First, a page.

As always, Lady Luck was yet again in my favor. And I feel the need to specify my meaning in this particular passage, as tone translates terribly through text: while you should know by now what I mean when I say, “in my favor,” some of you may not. So to those who don’t understand my manner of speech, I mean another highly anticipated middle finger to my face for the umpteenth time this evening, gracing me with the Lady’s cruelty and harshness.
The boy rushed at me as he halted his tormented tantrum, lashing out in his primal rage. He struck me in the gut with a force so shockingly strong it winded me instantly, leaving me gasping for air, and grasping at my composure. For as devastating as that hit was, it was unfortunately just the first. He didn’t stop at one strike; no, he kept on assaulting me until he had beat me to the ground. And though I had prayed that would be the end, my hopes were dashed as he didn’t even stop then! Instead of stopping, as continuing would’ve been cruelly redundant, the boy moved from punching to undignified and outright barbaric kicking. In an attempt to shield myself from these blows I had no hope in blocking as he’d break my arms if I even dared to try, I did the next best thing and listened to my instincts, curling up into the fetal position in a fruitless attempt to protect myself. Surely at this rate, he was going to break every bone in my body and leave me in a state akin to his own – mangled, broken, and very much so dead.
But like the damn sadist she was and remains to be, Luck didn’t want to see me dead; just battered and bruised.
As the boy made to kick me again, a kick that got added to the uncounted mass of them, he faltered in his actions. I thought he had a momentary lapse in his cruelty, a change of heart so to speak, or finally realized where he stood, what with his feet planted so firmly on the site of his assumed death. It was none of those things, however. Instead, he faltered due to reasons unseen – well, unseen at first. I could only assume as to what was happening, as he reeled back, screaming, gagging, and clutching at his throat. Maybe this was how he truly died, and he was finally coming to terms with it? Or maybe he finally realized how cruel he was being, and decided to stop. I wish it had been one of those two guesses, but neither of those explained the gagging noise he produced, and definitely wasn’t the real reason why he reeled away from me.
No, it was the one thing I never considered to ever be a problem; the one thing I ignored on the daily, but never fully registered due to it seeming like it existed for aesthetic purposes only:
It was the large chain anchored firmly in the boy’s chest that pained him so.
Until that night, I never knew what those chains were. I always thought they were cruel metaphors, representing the fact those poor souls were chained to this mortal world and unable to pass on. I thought they were simply aesthetic, and served no purpose beyond a sick reminder. I never thought much on them, as they didn’t seem to share many similarities between one and another; they all appeared very differently, from long to short, to bound or free. I mistakenly thought they held no significance, and treated them as I did to others in that category: ignored it.
I should’ve paid attention to those accursed irons, those metaphorical anchors – it’s something I still regret to this day. For the moment I decided to take notice of it, was a moment that would be forever etched in my mind: the links of that chain anchored to his chest sprang to life, thrashing about like feral animals. When I thought it couldn’t possibly get any worse for this child, Life decided to horrifically correct me, as I was forced to watch the living chain whip around and begin to devour itself, in a near attempt to replicate the Ouroboros imagery. This action seemed to bring the boy tremendous pain, his hellish screaming reaching a height that surpassed any I’d heard to that point. He howled, wailed, and loosed those screams into the night as the chain grew shorter and shorter, only bringing him pain, or whatever the equivalent was for those sorely departed.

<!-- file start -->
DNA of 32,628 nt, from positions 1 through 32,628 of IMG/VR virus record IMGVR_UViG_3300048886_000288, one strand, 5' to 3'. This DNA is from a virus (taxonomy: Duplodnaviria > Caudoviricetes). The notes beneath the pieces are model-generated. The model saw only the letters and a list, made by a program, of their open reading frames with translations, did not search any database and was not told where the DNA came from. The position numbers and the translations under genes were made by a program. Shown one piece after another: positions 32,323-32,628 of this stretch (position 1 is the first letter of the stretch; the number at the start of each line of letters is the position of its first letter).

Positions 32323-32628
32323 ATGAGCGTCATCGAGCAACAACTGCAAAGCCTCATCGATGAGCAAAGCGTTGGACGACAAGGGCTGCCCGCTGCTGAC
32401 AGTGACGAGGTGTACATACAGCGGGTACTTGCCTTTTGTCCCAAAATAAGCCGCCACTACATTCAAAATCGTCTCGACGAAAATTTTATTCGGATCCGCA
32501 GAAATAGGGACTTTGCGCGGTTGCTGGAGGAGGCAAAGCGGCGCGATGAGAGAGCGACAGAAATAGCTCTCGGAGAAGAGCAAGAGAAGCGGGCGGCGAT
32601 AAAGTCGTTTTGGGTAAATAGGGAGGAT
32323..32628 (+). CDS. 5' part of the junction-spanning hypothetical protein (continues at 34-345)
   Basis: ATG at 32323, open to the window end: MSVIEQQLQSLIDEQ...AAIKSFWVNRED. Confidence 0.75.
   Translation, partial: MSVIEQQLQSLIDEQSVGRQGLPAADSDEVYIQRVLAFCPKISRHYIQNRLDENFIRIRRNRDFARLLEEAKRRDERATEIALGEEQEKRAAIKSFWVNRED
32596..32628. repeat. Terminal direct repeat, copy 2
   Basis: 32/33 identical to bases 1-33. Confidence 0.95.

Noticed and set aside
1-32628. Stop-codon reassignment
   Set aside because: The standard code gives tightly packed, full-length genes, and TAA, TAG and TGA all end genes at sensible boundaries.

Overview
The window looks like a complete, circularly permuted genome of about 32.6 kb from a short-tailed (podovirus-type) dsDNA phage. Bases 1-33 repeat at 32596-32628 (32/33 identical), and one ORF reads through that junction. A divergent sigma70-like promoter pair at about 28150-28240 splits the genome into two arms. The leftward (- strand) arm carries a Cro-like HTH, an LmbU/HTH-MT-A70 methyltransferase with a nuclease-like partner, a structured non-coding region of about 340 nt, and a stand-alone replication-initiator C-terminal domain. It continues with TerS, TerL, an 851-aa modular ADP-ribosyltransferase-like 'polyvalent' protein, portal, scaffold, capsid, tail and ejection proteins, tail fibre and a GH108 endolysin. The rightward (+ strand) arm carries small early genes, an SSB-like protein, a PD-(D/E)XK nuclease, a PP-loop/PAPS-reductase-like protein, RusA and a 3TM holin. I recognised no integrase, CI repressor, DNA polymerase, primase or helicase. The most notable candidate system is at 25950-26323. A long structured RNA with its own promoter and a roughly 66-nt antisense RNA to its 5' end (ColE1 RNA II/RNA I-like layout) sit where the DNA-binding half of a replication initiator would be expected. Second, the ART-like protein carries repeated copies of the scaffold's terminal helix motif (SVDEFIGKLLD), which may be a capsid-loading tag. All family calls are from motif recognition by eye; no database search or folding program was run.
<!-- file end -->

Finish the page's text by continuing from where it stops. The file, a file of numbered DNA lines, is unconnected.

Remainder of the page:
I couldn’t imagine it possibly getting worse for him, as this demented scene that deigned to play out before me revealed more and more twisted actors in this grim performance of his afterlife. But lo and behold, my expectations and worst fears were called on as apart of some sick audience participation by the worst of the worst, the star of this horror fest known as the Act of Rebellion Against One’s Own Self. The part it played was the role of the chain, gleefully acting out its namesake in a manner most cruel and unjust. Those ethereal irons lashed about in an exaggerated manner as they grew ever closer to their anchor point, and once at their destination, turned on their owner and began their vile work. Teeth, uncannily human in appearance, tore into spectral flesh with an edacious eagerness akin, almost, to weeks-starved scavengers finally coming upon long-awaited prey, scattering the bits of flesh it rent from the departed child in every which way. Though it would seem this would be the part in the show in which the child looses his most dire, and pained shrieks for the audience to contemplate whether or not they were genuine, strained gargling muffled his voice and put a stop to that cacophonous noise. Thin, charred hands shakily rushed to his throat and clutched it in an iron grip, desperate to stop whatever it was that muted his screams. Eyes seemed to bulge out of their sockets as he began to choke, gag, and sputter, his body contorting in a wild, spastic manner I never had the pleasure of witnessing until that dreadful moment. His suffering was beyond what I could comprehend, and it just seemed to get worse as the seconds crawled by at a horrendously slow gait.